Americans are evenly split on a recent grand jury decision not to indict the Ferguson, Mo. police officer who shot and killed unarmed black teenager Michael Brown, but answers varied along racial and partisan lines, according to a new poll.
The poll, conducted by the Washington Post, shows that 48% of American adults approved of a Missouri grand jury’s decision not to indict Ferguson police officer Darren Wilson while 45% said they disapproved of it.
These figures varied dramatically between racial groups and party affiliation. Fewer than 10% of African Americans said they approved of the decision, while nearly 60% of white Americans said the same. More than three-quarters of Republicans agreed that Wilson shouldn’t have been charged, while 27% of Democrats agreed.
Still, the poll suggests that there is less of a divide on police handling of the protests that erupted after the shooting and the subsequent grand jury decision: just under 40% of all Americans approved of law enforcement’s handling of the situation.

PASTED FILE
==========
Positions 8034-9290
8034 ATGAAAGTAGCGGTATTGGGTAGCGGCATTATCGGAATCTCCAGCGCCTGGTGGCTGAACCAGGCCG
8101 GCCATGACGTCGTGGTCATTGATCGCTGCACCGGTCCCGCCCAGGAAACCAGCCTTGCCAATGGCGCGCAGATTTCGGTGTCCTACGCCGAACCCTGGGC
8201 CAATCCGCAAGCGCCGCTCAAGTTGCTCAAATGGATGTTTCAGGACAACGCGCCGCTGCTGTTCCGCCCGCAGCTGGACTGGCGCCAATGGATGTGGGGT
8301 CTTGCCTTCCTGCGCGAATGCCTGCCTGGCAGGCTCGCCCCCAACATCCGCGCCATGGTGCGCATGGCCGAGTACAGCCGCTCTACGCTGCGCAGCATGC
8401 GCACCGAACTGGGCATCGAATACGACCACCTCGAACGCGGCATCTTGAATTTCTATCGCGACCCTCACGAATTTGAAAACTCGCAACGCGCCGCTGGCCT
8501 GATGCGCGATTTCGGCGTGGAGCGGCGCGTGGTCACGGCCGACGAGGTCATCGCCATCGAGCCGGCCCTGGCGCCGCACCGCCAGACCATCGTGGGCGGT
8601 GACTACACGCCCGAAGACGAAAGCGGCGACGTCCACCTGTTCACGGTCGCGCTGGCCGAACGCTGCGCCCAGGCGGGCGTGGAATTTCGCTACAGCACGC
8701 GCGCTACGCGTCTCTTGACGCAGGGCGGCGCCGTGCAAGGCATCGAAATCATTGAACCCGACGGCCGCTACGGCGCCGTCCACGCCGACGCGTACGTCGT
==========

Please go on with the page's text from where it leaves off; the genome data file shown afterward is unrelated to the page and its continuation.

- Essay: The Tyre Nichols Videos Demand Solemnity, Not Sensationalism
- For People With Disabilities, Losing Abortion Access Can Be a Matter of Life or Death
- Inside the Stealth Efforts to Smuggle Starlink Internet Into Iran
- Natasha Lyonne on Poker Face and Creating Characters Who Subvert Leading-Lady Tropes
- How to Help the Victims and Community After the Monterey Park Shooting
- Why Grocery Staples Are So Expensive Right Now
- Quantum Computers Could Solve Countless Problems—and Create a Lot of New Ones
- Where to Watch All of the 2023 Oscar Nominees
- How to Be Mindful if You Hate Meditating